In a pro-life victory, the Supreme Court of the United States ruled 5-4 on Wednesday not to block the new Texas law banning most abortions after six weeks of pregnancy while legal challenges to that law proceed in lower courts.
A narrow majority of justices held that the abortion-provider plaintiffs had failed to meet the high standard required for the Supreme Court to issue an injunction blocking a law before it goes into effect.
Signed in May by Texas Gov. Greg Abbott (R), Senate Bill 8 effectively bans abortions in the Lone Star State the moment a fetal heartbeat is detected, which often occurs after six weeks of pregnancy. Since women do not often detect pregnancy prior to the sixth week, the law effectively bans abortions in the state. Multiple states have tried to implement similar measures only to be blocked by the courts.
The five-justice majority of Justices Clarence Thomas and Samuel Alito, and Trump-appointed Justices Neil Gorsuch, Brett Kavanaugh, and Amy Coney Barrett did not issue a published opinion with their decision, so the precise reasoning of the Court remains unclear, including whether the Texas law would survive a constitutional challenge on the merits when that question is squarely before the Supreme Court.
“The applicants now before us have raised serious questions regarding the constitutionality of the Texas law at issue,” Chief Justice John Roberts wrote in dissent. “But their application also presents complex and novel antecedent procedural questions on which they have not carried their burden.”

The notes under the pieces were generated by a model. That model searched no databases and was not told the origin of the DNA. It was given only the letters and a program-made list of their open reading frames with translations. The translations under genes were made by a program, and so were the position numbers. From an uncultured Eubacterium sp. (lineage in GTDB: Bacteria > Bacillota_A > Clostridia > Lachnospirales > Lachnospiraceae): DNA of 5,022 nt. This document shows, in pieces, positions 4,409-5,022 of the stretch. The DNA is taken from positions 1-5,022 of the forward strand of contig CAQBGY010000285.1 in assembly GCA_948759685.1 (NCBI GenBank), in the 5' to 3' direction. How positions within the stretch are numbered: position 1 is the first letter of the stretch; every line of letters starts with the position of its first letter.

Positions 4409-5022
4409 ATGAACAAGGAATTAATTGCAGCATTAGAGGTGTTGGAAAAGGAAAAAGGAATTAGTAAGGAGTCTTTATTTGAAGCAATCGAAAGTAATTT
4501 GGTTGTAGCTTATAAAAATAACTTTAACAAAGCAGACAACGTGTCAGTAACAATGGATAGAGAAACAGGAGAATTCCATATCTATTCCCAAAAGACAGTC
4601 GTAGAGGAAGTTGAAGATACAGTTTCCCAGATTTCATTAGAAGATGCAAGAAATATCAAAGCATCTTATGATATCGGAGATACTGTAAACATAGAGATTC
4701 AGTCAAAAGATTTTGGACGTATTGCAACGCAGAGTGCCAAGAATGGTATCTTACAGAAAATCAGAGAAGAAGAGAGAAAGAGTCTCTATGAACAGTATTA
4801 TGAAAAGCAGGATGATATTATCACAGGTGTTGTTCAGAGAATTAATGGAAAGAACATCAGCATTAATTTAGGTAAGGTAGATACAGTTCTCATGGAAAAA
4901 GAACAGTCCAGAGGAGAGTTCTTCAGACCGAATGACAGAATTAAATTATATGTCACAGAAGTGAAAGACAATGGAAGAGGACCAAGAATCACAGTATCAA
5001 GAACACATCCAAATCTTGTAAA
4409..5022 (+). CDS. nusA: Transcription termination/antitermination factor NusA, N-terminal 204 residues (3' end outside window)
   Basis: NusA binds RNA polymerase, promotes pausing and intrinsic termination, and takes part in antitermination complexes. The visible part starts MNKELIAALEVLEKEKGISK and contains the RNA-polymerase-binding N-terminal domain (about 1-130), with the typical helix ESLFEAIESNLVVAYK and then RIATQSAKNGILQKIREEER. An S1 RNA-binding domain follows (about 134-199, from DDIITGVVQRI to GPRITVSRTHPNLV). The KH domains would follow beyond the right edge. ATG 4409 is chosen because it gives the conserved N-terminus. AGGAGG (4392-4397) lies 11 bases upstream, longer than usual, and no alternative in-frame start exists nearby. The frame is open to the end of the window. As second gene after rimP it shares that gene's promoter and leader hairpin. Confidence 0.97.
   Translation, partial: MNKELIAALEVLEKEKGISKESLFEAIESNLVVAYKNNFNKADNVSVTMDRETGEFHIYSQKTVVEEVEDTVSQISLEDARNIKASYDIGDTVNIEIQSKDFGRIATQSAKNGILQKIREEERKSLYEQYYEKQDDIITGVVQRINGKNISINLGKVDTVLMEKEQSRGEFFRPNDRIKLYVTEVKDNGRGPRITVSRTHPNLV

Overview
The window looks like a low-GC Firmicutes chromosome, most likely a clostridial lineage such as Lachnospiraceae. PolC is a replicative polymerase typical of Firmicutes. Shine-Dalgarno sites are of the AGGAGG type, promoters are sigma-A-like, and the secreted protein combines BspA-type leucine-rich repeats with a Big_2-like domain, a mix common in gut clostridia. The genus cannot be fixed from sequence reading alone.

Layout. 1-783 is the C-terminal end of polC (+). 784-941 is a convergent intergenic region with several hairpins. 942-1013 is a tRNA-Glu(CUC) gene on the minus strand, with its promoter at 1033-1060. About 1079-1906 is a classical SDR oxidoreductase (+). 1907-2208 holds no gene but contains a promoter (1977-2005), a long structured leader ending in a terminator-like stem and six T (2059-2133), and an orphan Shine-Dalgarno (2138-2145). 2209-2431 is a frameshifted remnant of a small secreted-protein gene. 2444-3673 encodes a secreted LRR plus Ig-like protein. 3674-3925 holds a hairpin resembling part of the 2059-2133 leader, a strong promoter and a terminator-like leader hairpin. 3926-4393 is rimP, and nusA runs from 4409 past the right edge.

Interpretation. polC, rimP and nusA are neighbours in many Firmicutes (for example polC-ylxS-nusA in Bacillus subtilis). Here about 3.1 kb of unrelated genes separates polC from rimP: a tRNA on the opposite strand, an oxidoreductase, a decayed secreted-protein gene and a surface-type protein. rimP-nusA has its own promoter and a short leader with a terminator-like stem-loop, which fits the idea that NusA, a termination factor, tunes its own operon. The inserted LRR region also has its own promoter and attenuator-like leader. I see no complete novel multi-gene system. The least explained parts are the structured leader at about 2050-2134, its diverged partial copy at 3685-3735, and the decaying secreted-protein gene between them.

Roberts explained that he was dissenting because an injunction would freeze the status quo while the courts work through whether Texas’s law violates a constitutional right to abortion, narrowly leaving open the possibility that he could vote in favor of the law down the road.
The three liberal justices, Stephen Breyer, Sonia Sotomayor, and Elena Kagan issued strongly worded dissents against the Lone Star State’s law.
Legal proceedings in the lower courts might not move forward until a citizen attempts to enforce it against an abortion provider, leaving the pro-life measure in effect indefinitely. The Supreme Court will also hear a major abortion case this term, Dobbs v. Jackson Women’s Health, and it’s possible that this case and other abortion cases will be held in abeyance until the Supreme Court renders a decision in that case.
The case is Whole Woman’s Health v. Jackson, No. 21A24 in the Supreme Court of the United States.